CAIRO - The surprisingly strong election showing by a secular, nationalist coalition in Iraq has provided a sudden opening for the mostly Sunni Arab world to curtail Iranian influence in Iraq, something that has been a source of serious alarm for the United States and its Arab allies since 2003.
The banner headline in Asharq al-Awsat, an influential newspaper in Saudi Arabia, said it all - "The Awakening of Moderation in Iraq" - offering an immediate endorsement of Iraq's top vote-getter by the regional Sunni Arab powerhouse.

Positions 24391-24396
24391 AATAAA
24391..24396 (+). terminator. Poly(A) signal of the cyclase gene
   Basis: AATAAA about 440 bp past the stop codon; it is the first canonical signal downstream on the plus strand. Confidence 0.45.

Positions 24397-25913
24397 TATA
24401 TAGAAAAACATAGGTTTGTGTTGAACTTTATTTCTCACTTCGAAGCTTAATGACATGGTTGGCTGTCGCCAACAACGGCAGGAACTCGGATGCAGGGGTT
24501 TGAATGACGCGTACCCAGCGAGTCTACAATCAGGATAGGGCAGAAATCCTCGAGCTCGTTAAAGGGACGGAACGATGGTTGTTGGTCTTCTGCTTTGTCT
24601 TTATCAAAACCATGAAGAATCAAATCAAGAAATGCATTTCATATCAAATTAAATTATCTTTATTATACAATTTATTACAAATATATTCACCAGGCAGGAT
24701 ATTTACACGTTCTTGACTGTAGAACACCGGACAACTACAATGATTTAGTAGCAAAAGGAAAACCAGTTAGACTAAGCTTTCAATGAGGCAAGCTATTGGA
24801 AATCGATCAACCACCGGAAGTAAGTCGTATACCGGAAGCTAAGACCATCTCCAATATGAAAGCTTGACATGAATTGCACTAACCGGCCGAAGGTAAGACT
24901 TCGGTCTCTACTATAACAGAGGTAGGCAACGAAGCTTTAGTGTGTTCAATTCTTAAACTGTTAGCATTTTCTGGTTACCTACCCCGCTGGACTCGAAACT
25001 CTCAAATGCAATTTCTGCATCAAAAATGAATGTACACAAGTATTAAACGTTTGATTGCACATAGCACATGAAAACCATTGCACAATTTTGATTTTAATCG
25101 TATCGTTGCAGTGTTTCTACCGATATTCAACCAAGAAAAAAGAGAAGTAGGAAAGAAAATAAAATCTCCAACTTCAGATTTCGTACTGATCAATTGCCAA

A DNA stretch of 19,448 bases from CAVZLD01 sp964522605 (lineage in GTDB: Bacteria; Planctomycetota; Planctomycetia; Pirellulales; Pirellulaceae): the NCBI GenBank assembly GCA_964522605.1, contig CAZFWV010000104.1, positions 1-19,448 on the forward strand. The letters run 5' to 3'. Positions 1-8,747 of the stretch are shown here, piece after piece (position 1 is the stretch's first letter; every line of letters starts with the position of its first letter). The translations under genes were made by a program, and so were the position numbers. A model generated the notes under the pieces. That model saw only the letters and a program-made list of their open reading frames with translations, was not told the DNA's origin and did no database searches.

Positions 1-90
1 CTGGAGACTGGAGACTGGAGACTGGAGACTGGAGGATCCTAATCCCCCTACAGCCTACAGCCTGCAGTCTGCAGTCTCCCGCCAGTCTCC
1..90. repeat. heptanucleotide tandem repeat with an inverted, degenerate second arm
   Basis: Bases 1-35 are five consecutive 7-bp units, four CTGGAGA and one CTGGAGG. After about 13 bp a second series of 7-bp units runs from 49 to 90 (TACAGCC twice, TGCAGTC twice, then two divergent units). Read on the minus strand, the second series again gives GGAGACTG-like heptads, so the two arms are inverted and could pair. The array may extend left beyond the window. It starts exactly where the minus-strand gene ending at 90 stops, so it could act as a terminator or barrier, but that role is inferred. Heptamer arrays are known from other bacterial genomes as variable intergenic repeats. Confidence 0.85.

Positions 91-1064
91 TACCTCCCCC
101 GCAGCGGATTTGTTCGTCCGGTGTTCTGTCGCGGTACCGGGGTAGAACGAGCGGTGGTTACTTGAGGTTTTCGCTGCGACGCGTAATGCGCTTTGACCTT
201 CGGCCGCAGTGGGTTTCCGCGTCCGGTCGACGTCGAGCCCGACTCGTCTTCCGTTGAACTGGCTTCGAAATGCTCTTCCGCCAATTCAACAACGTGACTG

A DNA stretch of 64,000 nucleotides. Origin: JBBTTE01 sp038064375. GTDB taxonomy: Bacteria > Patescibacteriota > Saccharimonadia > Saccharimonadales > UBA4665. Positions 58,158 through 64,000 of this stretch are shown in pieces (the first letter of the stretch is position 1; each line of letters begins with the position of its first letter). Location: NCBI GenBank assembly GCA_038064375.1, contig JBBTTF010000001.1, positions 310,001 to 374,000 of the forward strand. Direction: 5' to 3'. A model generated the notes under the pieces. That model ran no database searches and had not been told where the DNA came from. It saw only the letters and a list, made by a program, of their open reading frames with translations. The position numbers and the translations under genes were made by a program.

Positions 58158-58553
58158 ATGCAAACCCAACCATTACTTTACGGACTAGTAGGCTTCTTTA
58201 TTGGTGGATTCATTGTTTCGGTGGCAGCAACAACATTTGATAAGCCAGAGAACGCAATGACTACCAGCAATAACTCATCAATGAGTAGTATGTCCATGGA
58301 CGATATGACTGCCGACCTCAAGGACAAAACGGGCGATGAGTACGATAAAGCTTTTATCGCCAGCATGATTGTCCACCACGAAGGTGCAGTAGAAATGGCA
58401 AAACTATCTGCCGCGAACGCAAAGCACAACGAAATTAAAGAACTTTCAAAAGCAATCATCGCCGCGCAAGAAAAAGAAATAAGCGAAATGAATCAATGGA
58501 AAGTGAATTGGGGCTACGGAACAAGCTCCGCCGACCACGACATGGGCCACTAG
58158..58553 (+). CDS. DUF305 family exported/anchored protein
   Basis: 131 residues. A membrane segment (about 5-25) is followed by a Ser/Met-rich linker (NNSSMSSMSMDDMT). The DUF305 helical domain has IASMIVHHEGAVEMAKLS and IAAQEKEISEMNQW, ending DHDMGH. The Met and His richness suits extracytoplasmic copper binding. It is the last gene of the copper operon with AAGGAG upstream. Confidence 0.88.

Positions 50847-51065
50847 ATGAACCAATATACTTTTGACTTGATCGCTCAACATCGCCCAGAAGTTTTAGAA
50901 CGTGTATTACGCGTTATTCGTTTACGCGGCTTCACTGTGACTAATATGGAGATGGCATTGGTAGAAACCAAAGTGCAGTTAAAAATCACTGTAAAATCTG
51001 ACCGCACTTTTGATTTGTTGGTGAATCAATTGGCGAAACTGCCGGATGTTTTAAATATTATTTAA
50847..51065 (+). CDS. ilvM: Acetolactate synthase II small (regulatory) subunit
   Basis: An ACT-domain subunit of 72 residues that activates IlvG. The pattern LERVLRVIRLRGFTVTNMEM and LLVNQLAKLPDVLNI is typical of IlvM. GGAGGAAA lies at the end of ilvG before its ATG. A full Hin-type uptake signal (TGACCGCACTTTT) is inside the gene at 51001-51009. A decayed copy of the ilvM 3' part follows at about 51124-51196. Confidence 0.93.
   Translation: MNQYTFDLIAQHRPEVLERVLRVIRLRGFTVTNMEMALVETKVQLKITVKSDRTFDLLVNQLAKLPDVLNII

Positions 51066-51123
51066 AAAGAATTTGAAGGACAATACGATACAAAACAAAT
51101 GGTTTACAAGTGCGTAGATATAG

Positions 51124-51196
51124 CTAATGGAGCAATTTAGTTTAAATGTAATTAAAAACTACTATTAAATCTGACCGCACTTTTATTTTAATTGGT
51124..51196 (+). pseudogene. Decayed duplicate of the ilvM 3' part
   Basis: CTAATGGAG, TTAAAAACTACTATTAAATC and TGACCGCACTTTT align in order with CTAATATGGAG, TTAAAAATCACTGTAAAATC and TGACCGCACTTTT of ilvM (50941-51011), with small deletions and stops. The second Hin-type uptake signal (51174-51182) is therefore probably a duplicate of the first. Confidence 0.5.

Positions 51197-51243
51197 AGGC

The Iraqiya coalition led by Ayad Allawi, a secular Shiite who has campaigned for better ties with the Arab world and keeping neighboring Iran at a distance, won 91 of the new legislature's 325 seats, edging Prime Minister Nouri al-Maliki's mainly Shiite bloc by only two seats. Allawi was prime minister in 2004-05.
The narrow win foreshadowed possibly months of hard-nosed negotiations over the formation of a new government. But Allawi's numerical victory was triumph enough for the mostly Sunni Arab regimes that have been wary of Shiite-dominated Iraqi governments since the 2003 U.S. invasion that ousted Saddam Hussein.
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